Jade, Crassula argentea, is a succulent. It does bloom under just the right circumstances, similar to Christmas cactus, but mine have never bloomed in four years. Many times when they are grown as houseplants they don't bloom, or at least not until they are very old. In their native environment jade plants can grow up to 10 foot tall!
Jade plants are slightly finicky, but given the conditions they need, they are a good houseplant that will last for years and years. You can water too little, or too much and the plant isn't very happy. The soil should not become bone dry, but yet you don't want it to be moist either. I water a little more in the winter since it's so dry in the house. Light can be bright to average, but in the summer you may want to avoid the hot direct sun. A sunny southern window is great in the winter. If you notice brown edges on any of the leaves then it may be getting too much direct sun. If the leaves look a little "withered", it's not getting enough water. If you notice new leaves forming then it's going through a growth spurt and you can water more freely for a time.
The potting soil should be average with a little sand added. Start out with a small, inexpensive Jade plant to try it out; they grow at a nice pace, as most succulents do if given enough light and the right conditions.
Jade needs temperatures above 55 degrees, and it should be fairly consistent--not up and down. You also don't want to provide too much humidity, so don't leave water in the bottom of the tray if you are using one or keep it in a humid room. There are quite a few things that can happen to a jade plant such as scale, pythium rot, and certain kinds of mold. If you notice any white spots or bumps, try placing the plant in the tub or kitchen sink and spraying it off with a hand sprayer or handheld shower head. Make sure you get the underside of the leaves and the stems too. If this doesn't seem to make a difference, you can also clean the leaves with a cotton ball that has been soaked in rubbing alcohol. ot can be by overwatering or watering from overhead rather than from the side, or too much humidity or temperatures. The jade is not a cactus, but it needs even less watering than an African Violet, and a similar type of soil. Be sure to water it before it completely dries out, but don't keep the soil moist. Try to establish a pattern to your watering--once a month is generally a guideline. Put your jade plant on a schedule and keep it whenever possible. You can fertilize lightly during the warm months, but withhold it around October through February, when it's somewhat dorment.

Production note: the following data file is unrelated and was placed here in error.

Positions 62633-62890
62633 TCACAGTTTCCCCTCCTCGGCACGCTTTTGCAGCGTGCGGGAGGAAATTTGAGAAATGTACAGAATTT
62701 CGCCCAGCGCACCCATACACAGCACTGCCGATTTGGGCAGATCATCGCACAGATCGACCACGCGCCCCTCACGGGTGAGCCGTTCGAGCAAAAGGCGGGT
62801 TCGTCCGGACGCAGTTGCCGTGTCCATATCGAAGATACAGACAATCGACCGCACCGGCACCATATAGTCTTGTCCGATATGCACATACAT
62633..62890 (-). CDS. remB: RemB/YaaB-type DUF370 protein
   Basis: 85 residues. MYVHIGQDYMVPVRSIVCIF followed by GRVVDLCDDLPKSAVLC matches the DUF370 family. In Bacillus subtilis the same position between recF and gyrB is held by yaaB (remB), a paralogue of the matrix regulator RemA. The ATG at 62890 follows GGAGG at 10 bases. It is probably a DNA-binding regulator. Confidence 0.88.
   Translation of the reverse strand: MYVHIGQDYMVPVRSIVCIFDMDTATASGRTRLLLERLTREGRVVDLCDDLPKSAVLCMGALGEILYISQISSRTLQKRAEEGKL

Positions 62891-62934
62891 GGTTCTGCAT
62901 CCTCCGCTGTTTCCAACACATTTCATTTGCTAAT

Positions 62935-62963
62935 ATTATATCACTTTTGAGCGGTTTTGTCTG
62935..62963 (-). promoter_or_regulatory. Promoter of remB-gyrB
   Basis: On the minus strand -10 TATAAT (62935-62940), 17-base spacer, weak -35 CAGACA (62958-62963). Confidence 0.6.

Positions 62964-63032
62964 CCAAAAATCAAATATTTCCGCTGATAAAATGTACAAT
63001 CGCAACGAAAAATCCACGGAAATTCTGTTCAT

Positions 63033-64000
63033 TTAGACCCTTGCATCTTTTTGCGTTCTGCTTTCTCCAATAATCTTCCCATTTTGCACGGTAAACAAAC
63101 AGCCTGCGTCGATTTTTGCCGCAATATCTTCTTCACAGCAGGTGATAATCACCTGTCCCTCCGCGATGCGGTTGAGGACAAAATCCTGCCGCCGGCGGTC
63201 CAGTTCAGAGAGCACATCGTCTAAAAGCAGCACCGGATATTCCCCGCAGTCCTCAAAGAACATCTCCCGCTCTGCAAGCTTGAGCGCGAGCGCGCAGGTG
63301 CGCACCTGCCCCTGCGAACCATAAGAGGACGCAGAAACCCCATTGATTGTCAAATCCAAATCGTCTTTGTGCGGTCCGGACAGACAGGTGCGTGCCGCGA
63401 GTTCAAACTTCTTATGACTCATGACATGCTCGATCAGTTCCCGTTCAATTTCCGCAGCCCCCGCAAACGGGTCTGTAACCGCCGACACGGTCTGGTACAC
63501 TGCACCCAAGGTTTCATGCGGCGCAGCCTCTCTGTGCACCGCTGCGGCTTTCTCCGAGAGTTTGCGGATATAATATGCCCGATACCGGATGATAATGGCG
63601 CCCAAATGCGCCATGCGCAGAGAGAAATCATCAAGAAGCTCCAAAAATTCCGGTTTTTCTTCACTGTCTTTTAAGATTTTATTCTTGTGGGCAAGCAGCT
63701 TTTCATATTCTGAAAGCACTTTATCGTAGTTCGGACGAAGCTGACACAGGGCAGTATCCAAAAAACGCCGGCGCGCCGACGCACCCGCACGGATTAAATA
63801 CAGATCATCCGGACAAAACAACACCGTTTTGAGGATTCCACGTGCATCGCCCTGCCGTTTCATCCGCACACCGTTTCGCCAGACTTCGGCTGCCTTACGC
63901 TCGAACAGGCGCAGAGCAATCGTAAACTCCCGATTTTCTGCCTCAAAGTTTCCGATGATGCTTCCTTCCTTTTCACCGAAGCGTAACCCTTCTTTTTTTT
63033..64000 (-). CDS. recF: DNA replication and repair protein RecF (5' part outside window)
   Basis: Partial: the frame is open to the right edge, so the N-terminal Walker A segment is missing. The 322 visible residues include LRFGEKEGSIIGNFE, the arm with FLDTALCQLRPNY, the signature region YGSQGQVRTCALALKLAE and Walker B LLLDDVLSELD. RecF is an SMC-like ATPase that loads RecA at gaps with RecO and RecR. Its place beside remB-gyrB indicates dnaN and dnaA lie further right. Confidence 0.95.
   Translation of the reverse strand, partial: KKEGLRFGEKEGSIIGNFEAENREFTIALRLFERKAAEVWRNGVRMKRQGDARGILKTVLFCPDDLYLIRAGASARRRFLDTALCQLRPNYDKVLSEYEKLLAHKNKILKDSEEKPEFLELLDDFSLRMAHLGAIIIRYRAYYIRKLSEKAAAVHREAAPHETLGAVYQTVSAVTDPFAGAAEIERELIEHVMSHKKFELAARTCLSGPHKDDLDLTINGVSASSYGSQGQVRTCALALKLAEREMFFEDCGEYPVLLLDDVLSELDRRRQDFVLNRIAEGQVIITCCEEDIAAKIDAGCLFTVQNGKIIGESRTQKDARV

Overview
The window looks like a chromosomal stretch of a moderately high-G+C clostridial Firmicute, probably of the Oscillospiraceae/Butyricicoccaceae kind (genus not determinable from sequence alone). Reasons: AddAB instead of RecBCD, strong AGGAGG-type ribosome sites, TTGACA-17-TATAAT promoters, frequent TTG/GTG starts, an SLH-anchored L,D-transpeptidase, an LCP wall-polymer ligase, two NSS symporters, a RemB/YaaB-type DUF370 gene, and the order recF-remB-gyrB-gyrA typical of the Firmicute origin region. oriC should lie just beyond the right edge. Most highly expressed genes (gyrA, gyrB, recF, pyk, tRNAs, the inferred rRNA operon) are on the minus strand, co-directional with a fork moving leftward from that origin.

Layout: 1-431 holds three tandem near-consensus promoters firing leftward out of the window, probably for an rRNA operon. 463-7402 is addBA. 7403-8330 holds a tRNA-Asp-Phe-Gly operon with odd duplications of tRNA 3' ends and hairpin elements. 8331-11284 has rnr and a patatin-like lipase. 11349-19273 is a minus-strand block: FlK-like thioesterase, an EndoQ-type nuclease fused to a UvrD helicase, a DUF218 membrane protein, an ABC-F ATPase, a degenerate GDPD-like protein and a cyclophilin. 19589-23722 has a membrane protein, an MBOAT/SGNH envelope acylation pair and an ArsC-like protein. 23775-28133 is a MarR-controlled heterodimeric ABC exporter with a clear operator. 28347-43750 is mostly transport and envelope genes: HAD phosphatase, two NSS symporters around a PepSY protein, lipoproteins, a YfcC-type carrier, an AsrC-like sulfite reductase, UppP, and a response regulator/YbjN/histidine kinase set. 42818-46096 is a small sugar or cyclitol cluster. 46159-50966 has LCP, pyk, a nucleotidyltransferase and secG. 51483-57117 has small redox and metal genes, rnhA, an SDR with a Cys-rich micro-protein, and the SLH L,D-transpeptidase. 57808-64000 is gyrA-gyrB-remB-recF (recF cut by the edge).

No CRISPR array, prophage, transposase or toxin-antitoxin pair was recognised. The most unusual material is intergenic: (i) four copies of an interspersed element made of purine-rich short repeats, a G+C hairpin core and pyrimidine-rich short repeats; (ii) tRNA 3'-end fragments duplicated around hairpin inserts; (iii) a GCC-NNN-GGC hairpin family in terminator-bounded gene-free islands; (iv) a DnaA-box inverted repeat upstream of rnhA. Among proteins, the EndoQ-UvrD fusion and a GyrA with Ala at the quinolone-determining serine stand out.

Another thing that is important is to always remove dead leaves or stems from the plant and pot. Keep the jade neat. They will tend to get dusty, especially in old homes such as mine. Wash them gently with water, but don't use any type of plant cleaner on the leaves or oils. You can trim your jade plant or "pinch" it to encourage branching. The removed stems or leaves can be left out for the ends to dry for a day or two, then place the ends in a pot with commercial potting soil that you've mixed in a little sand. Plant the cutting an inch or two deep and give it VERY little water until it roots.
Most people want to know why their jade is losing it's leaves. Unfortunately there isn't just one answer. Overwatering or underwatering can cause leaf loss. Also, too much sun or not enough can cause this too. The best thing to do is try to provide the best care based on what I've mentioned and if all else fails, take a cutting and start over.
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